450 U.S. 785
101 S.Ct. 1468
67 L.Ed.2d 685
Richard SCHWEIKER, Secretary of Health and Human Services
April 6, 1981.
Rehearing Denied May 26, 1981.
See 451 U.S. 1032, 101 S.Ct. 3023.
On June 12, 1974, respondent met for about 15 minutes with Don Connelly, a field representative of the Social Security Administration (SSA), and orally inquired of him whether she was eligible for “mother’s insurance benefits” under § 202(g) of the Social Security Act (Act), 64 Stat. 485, as amended, 42 U.S.C. § 402(g). Connelly erroneously told her that she was not, and she left the SSA office without having filed a written application. By the Act’s terms, such benefits are available only to one who, among other qualifications, “has filed application.” 42 U.S.C. § 402(g)(1)(D). By a regulation promulgated pursuant to the Act, only written applications satisfy the “filed application” requirement. 20 CFR § 404.601 (1974).1 The SSA’s Claims Manual, and internal Administration handbook, instructs field representatives to advise applicants of the advantages of filing written applications and to recommend to applicants who are uncertain about their eligibility that they file written applications. Connelly, however, did not recommend to respondent that she file a written application; nor did he advise her of the advantages of doing so. The question is whether Connelly’s erroneous statement and neglect of the Claims Manual estop petitioner, the Secretary of Health and Human Services, from denying retroactive benefits to respondent for a period in which she was eligible for benefits but had not filed a written application.
Respondent eventually filed a written application after learning in May 1975 that in fact she was eligible. She then began receiving benefits. Pursuant to § 202(j)(1) of the Act,2 she also received retroactive benefits for the preceding 12 months, which was the maximum retroactive benefit allowed by the Act. Respondent contended, however, that she should receive retroactive benefits for the 12 months preceding her June 1974 interview with Connelly. An Administrative Law Judge rejected this claim, concluding that Connelly’s erroneous statement and neglect of the Claims Manual did not estop petitioner from determining respondent’s eligibility for benefits only as of the date of respondent’s written application. The Social Security Appeals Council affirmed.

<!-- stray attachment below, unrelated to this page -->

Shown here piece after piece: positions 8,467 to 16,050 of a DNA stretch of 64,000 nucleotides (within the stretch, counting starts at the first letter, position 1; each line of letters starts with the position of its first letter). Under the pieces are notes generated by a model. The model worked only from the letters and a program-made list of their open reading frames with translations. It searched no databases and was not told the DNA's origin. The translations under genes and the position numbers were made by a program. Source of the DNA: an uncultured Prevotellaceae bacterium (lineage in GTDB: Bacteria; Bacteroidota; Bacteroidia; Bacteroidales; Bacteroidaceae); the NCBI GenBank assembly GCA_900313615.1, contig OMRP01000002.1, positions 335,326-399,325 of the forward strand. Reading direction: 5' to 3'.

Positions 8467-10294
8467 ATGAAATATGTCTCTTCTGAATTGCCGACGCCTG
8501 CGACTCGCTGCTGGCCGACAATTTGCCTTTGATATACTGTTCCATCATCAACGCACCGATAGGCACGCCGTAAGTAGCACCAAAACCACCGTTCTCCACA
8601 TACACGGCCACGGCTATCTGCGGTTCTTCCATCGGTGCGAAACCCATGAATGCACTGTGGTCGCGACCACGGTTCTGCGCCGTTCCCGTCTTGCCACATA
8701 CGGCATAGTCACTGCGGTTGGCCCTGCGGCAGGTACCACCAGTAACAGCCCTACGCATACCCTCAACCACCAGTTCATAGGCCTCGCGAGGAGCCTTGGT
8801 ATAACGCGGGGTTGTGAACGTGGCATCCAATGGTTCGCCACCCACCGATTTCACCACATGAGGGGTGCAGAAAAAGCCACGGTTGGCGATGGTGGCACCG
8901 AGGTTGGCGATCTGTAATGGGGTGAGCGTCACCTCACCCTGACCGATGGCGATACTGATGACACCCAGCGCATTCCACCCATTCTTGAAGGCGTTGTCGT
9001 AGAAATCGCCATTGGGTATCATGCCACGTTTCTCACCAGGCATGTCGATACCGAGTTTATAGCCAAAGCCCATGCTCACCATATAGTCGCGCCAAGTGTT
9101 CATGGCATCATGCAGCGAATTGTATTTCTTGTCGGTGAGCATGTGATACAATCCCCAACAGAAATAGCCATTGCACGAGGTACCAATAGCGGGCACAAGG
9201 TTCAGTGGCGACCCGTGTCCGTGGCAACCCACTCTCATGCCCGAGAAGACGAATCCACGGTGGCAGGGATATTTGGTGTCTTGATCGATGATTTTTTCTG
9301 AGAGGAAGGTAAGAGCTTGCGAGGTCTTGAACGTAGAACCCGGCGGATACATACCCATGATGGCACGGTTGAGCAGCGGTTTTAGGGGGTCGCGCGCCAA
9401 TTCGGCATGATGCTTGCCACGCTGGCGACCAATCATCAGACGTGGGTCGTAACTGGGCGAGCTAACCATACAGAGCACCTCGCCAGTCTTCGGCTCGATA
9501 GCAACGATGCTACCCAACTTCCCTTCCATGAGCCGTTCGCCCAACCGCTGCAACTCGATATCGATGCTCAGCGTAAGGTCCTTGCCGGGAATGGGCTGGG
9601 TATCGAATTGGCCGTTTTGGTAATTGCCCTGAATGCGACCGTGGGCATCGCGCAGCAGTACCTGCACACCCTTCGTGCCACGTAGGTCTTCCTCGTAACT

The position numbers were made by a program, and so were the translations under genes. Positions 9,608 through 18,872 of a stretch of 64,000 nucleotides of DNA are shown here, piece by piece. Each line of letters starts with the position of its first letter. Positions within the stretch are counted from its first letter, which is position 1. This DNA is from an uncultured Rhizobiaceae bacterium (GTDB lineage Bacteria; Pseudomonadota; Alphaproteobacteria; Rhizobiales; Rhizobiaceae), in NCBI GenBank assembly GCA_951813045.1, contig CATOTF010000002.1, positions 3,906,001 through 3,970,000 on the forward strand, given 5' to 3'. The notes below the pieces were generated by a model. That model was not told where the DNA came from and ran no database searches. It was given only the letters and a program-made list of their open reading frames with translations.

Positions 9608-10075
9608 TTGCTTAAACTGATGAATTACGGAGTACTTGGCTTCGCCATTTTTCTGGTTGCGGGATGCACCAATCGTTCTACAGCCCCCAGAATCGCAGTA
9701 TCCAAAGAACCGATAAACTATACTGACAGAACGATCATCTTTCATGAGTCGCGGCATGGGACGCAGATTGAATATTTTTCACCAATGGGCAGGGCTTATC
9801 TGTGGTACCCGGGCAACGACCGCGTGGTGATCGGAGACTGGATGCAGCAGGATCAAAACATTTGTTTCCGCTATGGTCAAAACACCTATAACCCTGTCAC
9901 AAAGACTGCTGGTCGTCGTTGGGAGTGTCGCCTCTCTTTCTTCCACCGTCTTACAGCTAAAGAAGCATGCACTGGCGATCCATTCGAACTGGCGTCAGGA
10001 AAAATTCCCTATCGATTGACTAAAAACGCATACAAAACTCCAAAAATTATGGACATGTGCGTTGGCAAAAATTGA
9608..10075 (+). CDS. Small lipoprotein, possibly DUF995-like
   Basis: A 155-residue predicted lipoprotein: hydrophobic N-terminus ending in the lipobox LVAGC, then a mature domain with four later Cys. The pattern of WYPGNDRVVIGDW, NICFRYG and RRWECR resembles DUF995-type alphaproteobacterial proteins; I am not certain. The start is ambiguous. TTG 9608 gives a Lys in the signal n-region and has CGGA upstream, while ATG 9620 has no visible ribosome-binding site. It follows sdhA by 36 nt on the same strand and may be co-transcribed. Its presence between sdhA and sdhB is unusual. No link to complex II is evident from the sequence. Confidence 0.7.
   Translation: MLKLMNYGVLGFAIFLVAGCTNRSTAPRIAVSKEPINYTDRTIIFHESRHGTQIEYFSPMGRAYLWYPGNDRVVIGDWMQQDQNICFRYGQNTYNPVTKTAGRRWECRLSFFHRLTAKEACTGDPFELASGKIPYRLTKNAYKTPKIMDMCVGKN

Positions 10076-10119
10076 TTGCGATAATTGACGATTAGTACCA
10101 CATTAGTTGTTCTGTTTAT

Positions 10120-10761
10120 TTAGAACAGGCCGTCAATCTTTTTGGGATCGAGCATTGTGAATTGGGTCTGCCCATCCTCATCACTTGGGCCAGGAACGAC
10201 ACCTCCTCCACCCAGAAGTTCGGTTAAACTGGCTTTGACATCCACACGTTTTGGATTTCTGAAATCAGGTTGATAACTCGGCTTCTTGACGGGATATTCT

Respondent then brought this lawsuit in the District Court for the District of Vermont,3 which held that the written-application requirement was “unreasonably restrictive” as applied to the facts of this case. A divided panel of the Court of Appeals for the Second Circuit affirmed. 619 F.2d 942 (1980). It agreed with petitioner as an initial matter that the regulation requiring a written application is valid and that the Claims Manual has no legally binding effect. But it considered the written-application requirement a mere “procedural requirement” of lesser import than the fact that respondent in June 1974 had been “substantively eligible” for the benefits. Id., at 948. In such circumstances, the majority held, “misinformation provided by a Government official combined with a showing of misconduct (even if it does not rise to the level of a violation of a legally binding rule) should be sufficient to require estoppel.” Ibid. In summarizing its holding, the majority stated that the Government may be estopped “where (a) a procedural not a substantive requirement is involved and (b) an internal procedural manual or guide or some other source of objective standards of conduct exists and supports an inference of misconduct by a Government employee.” Id., at 949.
Judge Friendly dissented. He argued that the majority’s conclusion is irreconcilable with decisions of this Court, e. g., Federal Crop Insurance Corp. v. Merrill, 332 U.S. 380, 68 S.Ct. 1, 92 L.Ed. 10 (1947); Montana v. Kennedy, 366 U.S. 308, 81 S.Ct. 1336, 6 L.Ed.2d 313 (1961); INS v. Hibi, 414 U.S. 5, 94 S.Ct. 19, 38 L.Ed.2d 7 (1973) (per curiam ), and with decisions of other Courts of Appeals, Leimbach v. Califano, 596 F.2d 300 (CA8 1979); Cheers v. Secretary of HEW, 610 F.2d 463 (CA7 1979).
We agree with the dissent. This Court has never decided what type of conduct by a Government employee will estop the Government from insisting upon compliance with valid regulations governing the distribution of welfare benefits. In two cases involving denial of citizenship, the Court has declined to decide whether even “affirmative misconduct” would estop the Government from denying citizenship, for in neither case was “affirmative misconduct” involved. INS v. Hibi, supra, at 8-9, 94 S.Ct., at 21-22; Montana v. Kennedy, supra, at 314-315, 81 S.Ct., at 1340-1341. The Court has recognized, however, “the duty of all courts to observe the conditions defined by Congress for charging the public treasury.” Federal Crop Insurance Corp. v. Merrill, supra, at 385, 68 S.Ct., at 3. Lower federal courts have recognized that duty also, and consistently have relied on Merrill in refusing to estop the Government where an eligible applicant has lost Social Security benefits because of possibly erroneous replies to oral inquiries. See Leimbach v. Califano, supra, at 304-305; Cheers v. Secretary of HEW, supra, at 468-469; Goldberg v. Weinberger, 546 F.2d 477, 481 (CA2 1976), cert. denied, 431 U.S. 937, 97 S.Ct. 2648, 53 L.Ed.2d 255 (1977); Simon v. Califano, 593 F.2d 121, 123 (CA9 1979); Parker v. Finch, 327 F.Supp. 193, 195 (ND Ga. 1971); Flamm v. Ribicoff, 203 F.Supp. 507, 510 (SDNY 1961). This is another in that line of cases,4 for we are convinced that Connelly’s conduct—which the majority conceded to be less than “affirmative misconduct,” 619 F.2d, at 948—does not justify the abnegation of that duty.